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Genetics conference adds avocado session

The annual Plant and Animal Genome conference added an avocado

session for its 2010 convention January 9-13 in San Diego, and the January 10 session was considered a success by its organizer.

“I think it went well,” said Dr. Livia Tommasini of the Department of Ecology and Evolutionary Biology at the University of California, Irvine.

The session included six presentations which were given by researchers representing the USDA-ARS Subtropical Horticulture Research Station, the University of Florida (which provided two presentations), Mexico’s Centro De Investigacion y de Estudios Avanzados del IPN, the University of California’s Irvine campus, and Spain’s Estacion Experimental la Mayora CSIC. More than 50 conference registrants attended the session.

The International Conference on the Status of Plant and Animal Genome Research has been held annually in San Diego since 1993. Applications of the genetic research include injury and illness reduction and performance enhancement for animals and increased yield, improved flavor, and disease and climate resistance for plant species and varietals. Although the applications are the purpose of the genetic research, genome mapping is a prerequisite before specific traits can be associated with specific genes.

The process of adding a plant or animal genus or species session to the conference involves contacting the organizers and providing a potential program for the session along with participants who are willing to present at the session. “I knew that there was a need, that avocado genetics would find a forum,” Tommasini said. “That would ensure collaboration between avocado geneticists.”

The benefits of professional conferences include not only the information provided during presentations and poster board sessions but also the opportunity for attendees to learn about each other and collaborate on current or future projects.

The collaboration possibilities include cross-discipline assistance; while avocados aren’t part of upstate New York’s agriculture, the floral and pollination expertise of Victor Albert from the State University of New York at Buffalo assisted the research of some of the presenters.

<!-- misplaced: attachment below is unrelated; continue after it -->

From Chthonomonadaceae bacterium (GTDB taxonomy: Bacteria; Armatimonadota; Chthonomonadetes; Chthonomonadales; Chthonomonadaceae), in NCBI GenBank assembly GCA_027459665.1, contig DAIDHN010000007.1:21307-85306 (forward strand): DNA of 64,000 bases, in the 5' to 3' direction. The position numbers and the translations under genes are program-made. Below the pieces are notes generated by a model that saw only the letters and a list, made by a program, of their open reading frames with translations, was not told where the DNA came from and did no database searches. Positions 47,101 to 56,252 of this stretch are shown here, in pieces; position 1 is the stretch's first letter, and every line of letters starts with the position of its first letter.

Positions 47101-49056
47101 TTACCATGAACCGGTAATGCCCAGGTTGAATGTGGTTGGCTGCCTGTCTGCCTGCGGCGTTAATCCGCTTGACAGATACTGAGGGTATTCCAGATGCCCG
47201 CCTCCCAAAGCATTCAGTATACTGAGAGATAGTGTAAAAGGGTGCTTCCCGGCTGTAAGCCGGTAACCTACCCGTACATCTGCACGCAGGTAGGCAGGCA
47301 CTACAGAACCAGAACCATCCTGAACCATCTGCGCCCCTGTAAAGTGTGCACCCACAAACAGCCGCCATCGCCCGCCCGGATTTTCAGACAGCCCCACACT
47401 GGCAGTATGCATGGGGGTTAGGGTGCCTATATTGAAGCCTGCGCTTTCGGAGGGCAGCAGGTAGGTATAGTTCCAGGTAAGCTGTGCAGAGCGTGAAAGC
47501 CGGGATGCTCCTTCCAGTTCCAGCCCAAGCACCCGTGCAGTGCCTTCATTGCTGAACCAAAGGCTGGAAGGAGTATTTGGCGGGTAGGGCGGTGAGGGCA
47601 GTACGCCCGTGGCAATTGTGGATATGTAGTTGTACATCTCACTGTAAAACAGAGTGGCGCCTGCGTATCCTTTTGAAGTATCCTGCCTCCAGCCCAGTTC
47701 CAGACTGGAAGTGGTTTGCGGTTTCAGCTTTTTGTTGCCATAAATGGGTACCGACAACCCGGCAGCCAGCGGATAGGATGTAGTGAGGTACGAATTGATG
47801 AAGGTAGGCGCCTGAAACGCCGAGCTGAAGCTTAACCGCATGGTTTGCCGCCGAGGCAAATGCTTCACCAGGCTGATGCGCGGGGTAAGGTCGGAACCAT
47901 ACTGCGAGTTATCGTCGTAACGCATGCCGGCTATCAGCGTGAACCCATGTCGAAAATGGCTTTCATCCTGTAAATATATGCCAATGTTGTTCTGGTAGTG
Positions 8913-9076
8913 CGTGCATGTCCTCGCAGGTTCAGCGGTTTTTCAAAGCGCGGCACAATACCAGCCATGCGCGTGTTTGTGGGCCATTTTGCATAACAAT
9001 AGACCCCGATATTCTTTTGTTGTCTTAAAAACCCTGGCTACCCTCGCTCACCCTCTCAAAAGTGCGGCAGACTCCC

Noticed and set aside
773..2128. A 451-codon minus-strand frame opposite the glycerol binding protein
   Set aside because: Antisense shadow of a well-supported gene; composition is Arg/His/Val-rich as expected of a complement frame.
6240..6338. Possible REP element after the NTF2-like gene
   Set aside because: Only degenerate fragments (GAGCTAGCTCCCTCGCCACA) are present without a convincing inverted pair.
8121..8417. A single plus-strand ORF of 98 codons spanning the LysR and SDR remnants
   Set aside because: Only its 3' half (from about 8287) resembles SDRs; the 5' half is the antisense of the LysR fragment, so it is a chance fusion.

Tommasini herself is originally from the northern Italy town of Como, which is not an avocado-growing region, and began her genetic research with grains prior to transitioning to citrus and eventually avocados. She began her avocado research approximately 1 1/2 years ago at Irvine while working with Mike Clegg, who has been researching avocado genetics for two decades.

Less than 10 percent of the world’s avocados are grown in the United States, and Mexico is the world’s leading avocado producer. The three main genetic branches of avocados are Mexican, Guatemalan, and “West Indies” (actually southern Guatemala), and many of the world’s varietals - including most of the varietals grown in the United States - are hybrids of those three branches.

The audience at the avocado workshop was smaller than that at more established sessions or at workshops for crops such as wheat, which have more researchers, but Tommasini noted that benefits of the workshop also included the question and answer activity following the presentations. The updates on results and other unpublished research will allow other geneticists to use that information to advance their own research.

Although six oral presentations were provided, only one poster presentation featured avocados. Tommasini was the lead author on “Linking Candidate Genes to Biochemical Phenotypes in Avocado,” which had nine additional Irvine contributors including Clegg.

While the conference was a gathering of scientists and other analysts, the California Avocado Commission has provided funding for avocado genetic research and Tommasini has been in contact with the CAC. “The growers that are there are very well

educated,” she said. “It’s good that they know that this is going on.”

In addition to improving fruit quality, the CAC hopes that the research will help the state’s industry market new varietals.

For Tommasini, the session was so sufficiently successful that she expects another workshop at the 2011 Plant and Animal Genome conference. “I think it will continue,” she said.

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